Food waste is quite a new phenomenon, and one I don't experience. To me it's because people have lost the ability to truly cook, not just slavishly follow celebrity dinner party recipes. If you really know how to cook you can open your cupboard that's got four things in it and you will make a meal.
For me, the most helpful way to reduce food waste (after planning meals better, buying only what you need and not pre-packed if possible) is to learn some key cookery techniques that allow you to use leftovers creatively. Here are 7 ways you can make food go further.
1. One of the most fundamental recipes I learned growing up was how to make a pilau, which is a healthy, nutritious, quick all-in-one pan rice meal that you can adapt to whatever you have. For 2 people, simple soak 1 cup basmati rice, drain and rinse, then add to a saute pan in which you have flash-sauteed with a drizzle of oil any spices or fresh or dried herbs of your choice, and any leftover vegetables, shredded chicken, prawns, cooked meats etc. Stir, then add 1 1/3 cup water, bring to the boil, turn the heat very low, cover so the steam is completely sealed and in 10 minutes, it will be ready. My favourite is sliced red onion, cumin seeds, a touch of salt, dried red chilli flakes, halved cherry tomatoes, raw prawns, coriander and leftover nuts like cashews. Or a simple onion, cumin and green pea or spinach leaf version.
2. Buying a mini grinder is a godsend for the kitchen. You can whizz up in seconds a delicious marinade for chicken, prawns and any meats or vegetables by combining a few spoonfuls of leftover natural yoghurt, some fresh garlic, ginger and any spices or herbs you have in your fridge and cupboard, fresh or dried.
3. I love to chop up any leftover vegetables, soften them in a large frying pan, add some herbs and spices, then stir in some beaten eggs to make the most flavoursome quick scrambled eggs or frittata.
4. Make friends with your freezer by freezing leftover meals in portion sizes and clearly labelled. But you can also freeze fruit that has started to get too soft, chop it up or puree it, freeze in lolly moulds or bags, to add to a blender for smoothies, or defrost and heat in a pan as a warm fruit sauce for ice cream. You can also freeze bread and cheese, especially parmesan rinds, which are delicious dropped straight into the pan when making soup, to add flavour.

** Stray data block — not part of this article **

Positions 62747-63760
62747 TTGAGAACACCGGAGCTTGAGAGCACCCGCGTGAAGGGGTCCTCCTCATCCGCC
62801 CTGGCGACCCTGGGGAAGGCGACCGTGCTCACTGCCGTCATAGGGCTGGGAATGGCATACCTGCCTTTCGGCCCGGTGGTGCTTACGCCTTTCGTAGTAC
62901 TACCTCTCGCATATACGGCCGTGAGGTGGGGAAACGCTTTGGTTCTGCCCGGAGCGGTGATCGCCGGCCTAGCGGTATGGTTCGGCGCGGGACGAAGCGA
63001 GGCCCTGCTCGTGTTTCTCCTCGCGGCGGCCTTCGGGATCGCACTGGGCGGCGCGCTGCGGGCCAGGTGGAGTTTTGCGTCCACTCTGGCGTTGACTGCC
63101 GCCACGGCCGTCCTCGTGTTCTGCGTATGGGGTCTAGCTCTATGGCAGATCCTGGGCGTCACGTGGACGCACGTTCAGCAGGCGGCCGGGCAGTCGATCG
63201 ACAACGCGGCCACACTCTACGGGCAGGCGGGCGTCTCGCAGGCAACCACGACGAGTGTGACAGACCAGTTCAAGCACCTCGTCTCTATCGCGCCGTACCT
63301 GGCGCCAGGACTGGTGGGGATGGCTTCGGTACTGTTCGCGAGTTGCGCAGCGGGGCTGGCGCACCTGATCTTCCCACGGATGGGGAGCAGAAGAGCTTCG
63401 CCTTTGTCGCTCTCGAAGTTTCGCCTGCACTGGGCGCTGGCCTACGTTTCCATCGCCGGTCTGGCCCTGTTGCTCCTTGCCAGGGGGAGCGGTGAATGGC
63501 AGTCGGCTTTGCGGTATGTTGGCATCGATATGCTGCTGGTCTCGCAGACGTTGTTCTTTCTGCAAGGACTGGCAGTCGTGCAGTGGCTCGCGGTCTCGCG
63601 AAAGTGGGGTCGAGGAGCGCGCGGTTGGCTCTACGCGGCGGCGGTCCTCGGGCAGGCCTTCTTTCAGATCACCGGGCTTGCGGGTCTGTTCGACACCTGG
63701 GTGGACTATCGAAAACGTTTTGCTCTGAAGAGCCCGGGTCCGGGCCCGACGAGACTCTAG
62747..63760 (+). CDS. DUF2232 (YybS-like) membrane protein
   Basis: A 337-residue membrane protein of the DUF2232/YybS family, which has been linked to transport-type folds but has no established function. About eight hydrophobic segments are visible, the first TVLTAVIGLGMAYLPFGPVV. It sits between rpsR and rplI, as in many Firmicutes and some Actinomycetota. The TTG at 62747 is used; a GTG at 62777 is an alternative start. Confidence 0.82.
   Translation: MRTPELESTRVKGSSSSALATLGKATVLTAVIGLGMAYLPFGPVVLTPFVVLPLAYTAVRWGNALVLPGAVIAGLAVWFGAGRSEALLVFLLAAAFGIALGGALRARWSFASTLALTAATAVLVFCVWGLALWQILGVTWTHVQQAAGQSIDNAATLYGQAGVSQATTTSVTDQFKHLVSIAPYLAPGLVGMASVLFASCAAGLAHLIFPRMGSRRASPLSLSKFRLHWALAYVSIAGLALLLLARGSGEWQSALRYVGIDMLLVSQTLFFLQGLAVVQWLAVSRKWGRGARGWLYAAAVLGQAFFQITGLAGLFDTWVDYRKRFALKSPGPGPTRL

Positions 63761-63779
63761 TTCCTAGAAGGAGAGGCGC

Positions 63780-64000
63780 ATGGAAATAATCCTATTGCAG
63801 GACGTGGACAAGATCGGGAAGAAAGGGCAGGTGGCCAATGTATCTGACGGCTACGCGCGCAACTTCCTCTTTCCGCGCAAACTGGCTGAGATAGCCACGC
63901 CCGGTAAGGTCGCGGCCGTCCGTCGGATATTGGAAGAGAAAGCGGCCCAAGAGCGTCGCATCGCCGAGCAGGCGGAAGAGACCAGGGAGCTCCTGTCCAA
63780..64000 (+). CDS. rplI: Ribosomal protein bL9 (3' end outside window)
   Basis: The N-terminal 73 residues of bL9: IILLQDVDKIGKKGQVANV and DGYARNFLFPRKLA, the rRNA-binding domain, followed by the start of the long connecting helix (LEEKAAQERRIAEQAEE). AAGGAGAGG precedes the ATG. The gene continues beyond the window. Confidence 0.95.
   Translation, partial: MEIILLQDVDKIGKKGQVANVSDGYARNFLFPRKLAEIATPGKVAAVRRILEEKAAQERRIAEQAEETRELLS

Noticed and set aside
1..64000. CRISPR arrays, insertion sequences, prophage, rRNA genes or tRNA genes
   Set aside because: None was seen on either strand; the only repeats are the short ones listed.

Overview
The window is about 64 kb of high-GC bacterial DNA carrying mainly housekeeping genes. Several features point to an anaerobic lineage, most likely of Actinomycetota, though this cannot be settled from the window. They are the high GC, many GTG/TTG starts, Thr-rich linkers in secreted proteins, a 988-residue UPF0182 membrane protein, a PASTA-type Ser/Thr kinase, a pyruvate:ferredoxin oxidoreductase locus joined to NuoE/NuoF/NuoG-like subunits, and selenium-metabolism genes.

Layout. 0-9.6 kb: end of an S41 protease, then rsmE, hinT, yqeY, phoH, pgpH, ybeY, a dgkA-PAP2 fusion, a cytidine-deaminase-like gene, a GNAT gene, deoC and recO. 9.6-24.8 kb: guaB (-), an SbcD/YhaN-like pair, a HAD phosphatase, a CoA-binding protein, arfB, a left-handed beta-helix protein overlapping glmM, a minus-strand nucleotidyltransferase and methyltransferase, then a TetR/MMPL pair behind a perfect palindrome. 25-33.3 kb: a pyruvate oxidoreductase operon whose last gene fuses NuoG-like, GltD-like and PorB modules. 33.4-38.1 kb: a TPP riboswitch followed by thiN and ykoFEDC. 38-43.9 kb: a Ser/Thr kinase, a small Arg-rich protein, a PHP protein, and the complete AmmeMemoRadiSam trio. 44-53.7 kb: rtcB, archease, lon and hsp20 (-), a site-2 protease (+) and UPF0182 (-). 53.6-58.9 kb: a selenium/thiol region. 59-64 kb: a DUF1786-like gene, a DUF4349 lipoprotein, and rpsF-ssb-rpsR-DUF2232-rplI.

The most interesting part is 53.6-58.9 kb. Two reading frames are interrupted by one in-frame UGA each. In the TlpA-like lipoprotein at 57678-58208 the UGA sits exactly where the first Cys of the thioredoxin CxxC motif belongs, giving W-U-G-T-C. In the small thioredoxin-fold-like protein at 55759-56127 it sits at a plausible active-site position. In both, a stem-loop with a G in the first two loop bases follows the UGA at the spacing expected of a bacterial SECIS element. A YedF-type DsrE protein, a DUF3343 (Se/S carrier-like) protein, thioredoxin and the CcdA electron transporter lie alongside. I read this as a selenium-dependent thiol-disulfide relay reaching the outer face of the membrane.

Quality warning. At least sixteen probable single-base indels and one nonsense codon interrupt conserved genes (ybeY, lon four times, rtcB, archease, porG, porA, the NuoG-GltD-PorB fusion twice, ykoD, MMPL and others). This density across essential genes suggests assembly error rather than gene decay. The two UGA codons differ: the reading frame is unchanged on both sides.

5. Try not to be a slave to sell-by-dates, but instead go by how the food looks and smells, and its texture. A lot of sell-by dates are overly cautious. So you could be throwing away perfectly good food for no reason!
6. When you have a few lone vegetables in the kitchen, like a wrinkly pepper and a few potatoes, you can make a delicious and filling Sabji dish by finely chopping an onion and clove of garlic, frying in a dash of olive oil until golden, adding a couple of tablespoons of chopped tinned tomatoes, a grating of fresh ginger, some salt, garam masala, and a dash of ground turmeric, adding some chilli if you like. When this mixture has cooked on a low heat for five minutes, add your chopped vegetables, stir to coat, add a dash of water, cover and steam through for 20 minutes or until the vegetables are cooked through, and scatter with come fresh herbs. Serve with rice or scooped up with a bread of your choice.
7. It is well known to save chicken bones for stock but there are other stocks you can make. Keep a ziplock bag in the freezer and keep adding your vegetable scraps every time you cook - think the tops and ends of any root veggies, onions, tomatoes, herb stems, stalks from greens. When it is full and you are ready to use, add to a pan with enough water to cover and simmer for a couple of hours and then strain, for a delicious veggie stock, which you can also freeze. Save your shells from shellfish too, to do the same to make a yummy fish stock.
GOBI DI SABJI (goh-bee-dee-sab-jee) recipe
30g/2 tablespoons butter or 2 tablespoons oil
2 teaspoons cumin seeds
1 onion, finely chopped
1 clove garlic, finely chopped
1 tablespoon grated fresh ginger
2 green chillies, finely chopped
1 teaspoon turmeric
1½ teaspoons salt
1 teaspoon garam masala
1 cauliflower head, cut into florets
A handful of fresh coriander, finely chopped
1. Heat the butter in a large pan (you need space so that the vegetables don’t get crushed) and add the umin seeds. When sizzling, add the onion and, when soft, add the garlic, frying until lightly golden.
2. Remove the pan from the heat for a few seconds and then add the ginger, chillies, turmeric, salt and garam masala. Cook for about 30 seconds on a gentle heat, stirring. Add a splash of water, so nothing sticks.
3. Add the cauliflower and turn up the heat to medium. Stir-fry, coating the cauliflower thoroughly, for a couple of minutes.
4. Add 60ml/¼ cup of water, stir well, cover and steam through on a very low heat for 15-20 minutes, checking occasionally that it is not sticking to the bottom. If so, add a little more water and cover, the steam will lift it off. Scatter with the coriander and top with a knob of extra butter.